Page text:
Social studies textbooks used in Norwegian schools are not politically neutral, according to members of Norway’s youth political parties. The textbook authors, and their publishers, are accused of having a left-wing bias.
Social studies is one of the central subjects in upper secondary school (videregående) in Norway, and it should, according to the National Curriculum (Læreplanen) “give pupils greater skills in thinking freely, critically, tolerantly and from different perspectives.”
Critics, however, argue that social studies textbooks present a “lopsided” view of politics, as reported by newspaper Aftenposten.
The debate flared up again recently after a journal article claimed that the widely used textbook “Fokus” was clearly influenced by its author’s political leanings. Conservative politician and political scientist Erik Lundesgaard wrote the article for the Norwegian literary journal Prosa.
Lundesgaard criticized Fokus for leaving out many important topics, such as the pressures on the welfare state, the significance of value added tax (in Norwegian called merverdiavgift or moms) for the state’s income, the central role of the oil and gas industry for Norway’s economy and prosperity, and developments in trade and industry in Norway since 1945, the impact of the EEA agreement, among others.
“The curriculum for social studies is very general, and the author has to make choices which are inevitably coloured by his own views,” said Arne Fredrik Nilsen of publisher Aschehoug’s educational department (Aschehoug undervisning) to Aftenposten. He says that books that only convey the pure facts are often uninteresting, but they also aim for the books to be without a political angle.
Think-tank Civita, in a separate initiative, invited all of Norway’s youth party politicians on the right (de borgerlige ungdomspartiene), to review a social studies textbook of their choice, and look for any evidence of political bias. Aftenposten, in addition, also asked for reviews from the other youth parties such as the Labour Youth Party AUF. The overall verdict was that the textbooks are on the whole good, but they are not neutral.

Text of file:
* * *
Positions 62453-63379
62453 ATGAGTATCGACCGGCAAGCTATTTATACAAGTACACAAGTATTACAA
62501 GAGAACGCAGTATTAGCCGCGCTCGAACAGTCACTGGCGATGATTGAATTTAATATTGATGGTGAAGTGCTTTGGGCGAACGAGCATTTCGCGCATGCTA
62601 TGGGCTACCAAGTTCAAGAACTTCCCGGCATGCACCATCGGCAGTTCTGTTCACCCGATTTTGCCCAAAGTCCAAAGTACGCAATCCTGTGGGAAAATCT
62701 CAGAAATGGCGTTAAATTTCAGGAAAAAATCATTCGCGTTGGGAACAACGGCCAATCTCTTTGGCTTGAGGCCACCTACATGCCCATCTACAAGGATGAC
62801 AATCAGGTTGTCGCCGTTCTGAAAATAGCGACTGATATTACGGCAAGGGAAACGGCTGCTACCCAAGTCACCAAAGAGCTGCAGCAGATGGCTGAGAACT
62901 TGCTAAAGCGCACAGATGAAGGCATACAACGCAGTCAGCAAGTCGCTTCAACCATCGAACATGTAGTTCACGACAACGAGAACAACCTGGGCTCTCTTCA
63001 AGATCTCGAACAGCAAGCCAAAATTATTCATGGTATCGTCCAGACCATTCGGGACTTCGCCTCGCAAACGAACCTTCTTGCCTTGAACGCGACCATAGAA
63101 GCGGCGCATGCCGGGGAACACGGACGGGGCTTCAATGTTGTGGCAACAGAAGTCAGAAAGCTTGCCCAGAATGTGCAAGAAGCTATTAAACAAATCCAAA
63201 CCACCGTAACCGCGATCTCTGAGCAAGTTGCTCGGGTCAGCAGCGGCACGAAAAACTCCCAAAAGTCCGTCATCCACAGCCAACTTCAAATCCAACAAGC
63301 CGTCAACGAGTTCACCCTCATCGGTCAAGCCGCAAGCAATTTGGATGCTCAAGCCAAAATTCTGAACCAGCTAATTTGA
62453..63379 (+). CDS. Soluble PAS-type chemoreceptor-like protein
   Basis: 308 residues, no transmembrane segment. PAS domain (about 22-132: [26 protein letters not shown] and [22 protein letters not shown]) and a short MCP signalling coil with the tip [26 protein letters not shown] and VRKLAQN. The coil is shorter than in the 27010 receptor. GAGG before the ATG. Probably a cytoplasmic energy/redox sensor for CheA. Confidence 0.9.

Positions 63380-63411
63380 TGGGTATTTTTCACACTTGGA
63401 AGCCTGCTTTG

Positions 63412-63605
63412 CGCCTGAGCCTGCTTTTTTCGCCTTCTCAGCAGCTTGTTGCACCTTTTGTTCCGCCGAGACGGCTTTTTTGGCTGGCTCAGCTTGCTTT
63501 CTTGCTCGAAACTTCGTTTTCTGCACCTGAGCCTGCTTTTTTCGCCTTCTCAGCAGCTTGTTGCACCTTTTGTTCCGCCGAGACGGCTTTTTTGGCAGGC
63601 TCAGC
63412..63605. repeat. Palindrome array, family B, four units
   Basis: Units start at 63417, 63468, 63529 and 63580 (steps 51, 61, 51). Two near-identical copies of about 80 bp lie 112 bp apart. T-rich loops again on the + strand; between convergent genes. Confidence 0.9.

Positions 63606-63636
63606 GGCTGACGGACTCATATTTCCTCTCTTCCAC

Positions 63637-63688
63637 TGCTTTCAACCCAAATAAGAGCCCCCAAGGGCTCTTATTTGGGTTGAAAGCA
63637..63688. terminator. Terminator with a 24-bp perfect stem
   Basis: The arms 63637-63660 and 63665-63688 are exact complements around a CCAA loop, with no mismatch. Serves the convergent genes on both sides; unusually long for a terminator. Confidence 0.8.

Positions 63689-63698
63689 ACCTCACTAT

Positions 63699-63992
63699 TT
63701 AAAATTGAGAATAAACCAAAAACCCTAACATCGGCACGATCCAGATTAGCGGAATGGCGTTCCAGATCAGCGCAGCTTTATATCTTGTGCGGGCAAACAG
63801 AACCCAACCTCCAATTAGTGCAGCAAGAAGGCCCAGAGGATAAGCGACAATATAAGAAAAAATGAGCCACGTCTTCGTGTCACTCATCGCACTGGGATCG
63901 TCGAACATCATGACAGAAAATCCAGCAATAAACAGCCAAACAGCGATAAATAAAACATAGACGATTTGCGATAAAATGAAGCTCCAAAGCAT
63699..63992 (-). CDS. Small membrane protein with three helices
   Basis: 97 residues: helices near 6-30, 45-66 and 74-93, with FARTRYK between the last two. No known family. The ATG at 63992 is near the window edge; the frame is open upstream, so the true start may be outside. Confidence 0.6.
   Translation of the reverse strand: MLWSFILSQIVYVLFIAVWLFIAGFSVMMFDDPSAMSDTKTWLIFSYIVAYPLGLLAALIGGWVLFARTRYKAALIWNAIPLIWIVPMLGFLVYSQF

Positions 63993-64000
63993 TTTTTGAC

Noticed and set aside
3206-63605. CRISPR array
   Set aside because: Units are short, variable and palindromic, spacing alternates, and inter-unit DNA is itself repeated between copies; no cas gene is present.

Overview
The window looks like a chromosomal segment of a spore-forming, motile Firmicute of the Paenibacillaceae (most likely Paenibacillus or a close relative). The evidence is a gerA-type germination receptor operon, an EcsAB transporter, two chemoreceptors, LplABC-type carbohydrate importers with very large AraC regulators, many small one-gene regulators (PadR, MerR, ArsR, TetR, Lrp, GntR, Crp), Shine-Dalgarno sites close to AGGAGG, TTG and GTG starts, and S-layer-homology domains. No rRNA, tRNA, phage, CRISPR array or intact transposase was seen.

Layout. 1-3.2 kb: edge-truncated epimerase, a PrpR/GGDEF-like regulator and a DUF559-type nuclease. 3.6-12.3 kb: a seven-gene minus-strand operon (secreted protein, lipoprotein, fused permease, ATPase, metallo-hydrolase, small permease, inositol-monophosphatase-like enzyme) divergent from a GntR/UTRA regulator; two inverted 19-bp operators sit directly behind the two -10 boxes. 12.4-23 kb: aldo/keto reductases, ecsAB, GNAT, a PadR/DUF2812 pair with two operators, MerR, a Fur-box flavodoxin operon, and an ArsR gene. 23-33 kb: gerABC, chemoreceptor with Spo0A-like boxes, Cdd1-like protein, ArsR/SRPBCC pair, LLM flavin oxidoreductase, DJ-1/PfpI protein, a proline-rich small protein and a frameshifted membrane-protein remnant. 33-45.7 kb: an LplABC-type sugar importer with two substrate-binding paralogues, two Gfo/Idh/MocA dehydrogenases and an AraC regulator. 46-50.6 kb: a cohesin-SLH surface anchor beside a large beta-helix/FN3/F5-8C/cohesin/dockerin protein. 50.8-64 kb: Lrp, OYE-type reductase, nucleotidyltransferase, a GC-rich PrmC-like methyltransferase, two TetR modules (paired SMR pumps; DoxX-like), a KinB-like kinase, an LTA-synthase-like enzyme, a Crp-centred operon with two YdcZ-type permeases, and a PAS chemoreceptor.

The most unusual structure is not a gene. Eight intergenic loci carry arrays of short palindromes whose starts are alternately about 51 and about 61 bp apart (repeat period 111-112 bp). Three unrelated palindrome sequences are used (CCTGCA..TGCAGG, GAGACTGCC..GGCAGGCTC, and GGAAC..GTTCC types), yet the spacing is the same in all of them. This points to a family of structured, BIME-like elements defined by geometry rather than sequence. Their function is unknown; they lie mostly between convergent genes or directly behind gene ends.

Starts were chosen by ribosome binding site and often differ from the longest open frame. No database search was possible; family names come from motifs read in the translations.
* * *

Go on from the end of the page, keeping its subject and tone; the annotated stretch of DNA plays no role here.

“It generally seems as though the Left has been described just as it would like to appear, while the opposite has been done for the Right,” said the leader of Norwegian Young Conservatives (Unge Høyre), Paul Joakim Sandøy, who reviewed Fokus. Two politicians from the AUF felt that the book described the ideological perspectives of the different political parties, but not the issues, and that it was over-simplified.
“There is no doubt that the book is left wing orientated … there are a lot of negative commentaries and groundless accusations towards the Right, for example in the discussions on capitalism,” said Marit Nerås Krogsæter of the Center Party’s youth group (Senterungdommen), who reviewed the textbook Ny Agenda. Sveinung Rotevatn of the Young Liberals of Norway (Unge Venstre) said that much of the text in the book “seems to be directly copied from left-wing election campaign booklets, without providing any counter arguments.”
The textbook Streif presents an unbalanced picture of the Middle East conflict, according to the two reviewers from the youth branch of the Christian Democrats (Kristelig Folkepartis Undgom), Erlend Kjærnsrød and Eilev Hegstad. Politikk og makt, however, came out as giving a balanced picture. “The book is a shining example of how it’s not just TV programs that have become more nuanced since the 1980s” according to Jørn Kyle Finnesand of the youth branch of the Progress Party (Fremskrittspartiets Ungdom) and Seher Aydar and Sondre Sollid of Red Youth (Rød Ungdom).
Social studies textbooks present a much more nuanced view than they used to, according to Theo Koritzinsky, a Socialist Left (SV) politician and senior lecturer at Oslo and Akershus College. He describes the old textbooks used up until the 1970s as being very conservative about gender roles, and glossing over economic inequality, both within Norway and between the developed and developing world, and full of stereotypes and judgements non-western people and cultures. He argues that they are less biased now, but that no textbook can be “100 percent objective.”
Views and News from Norway/Elizabeth Lindsay
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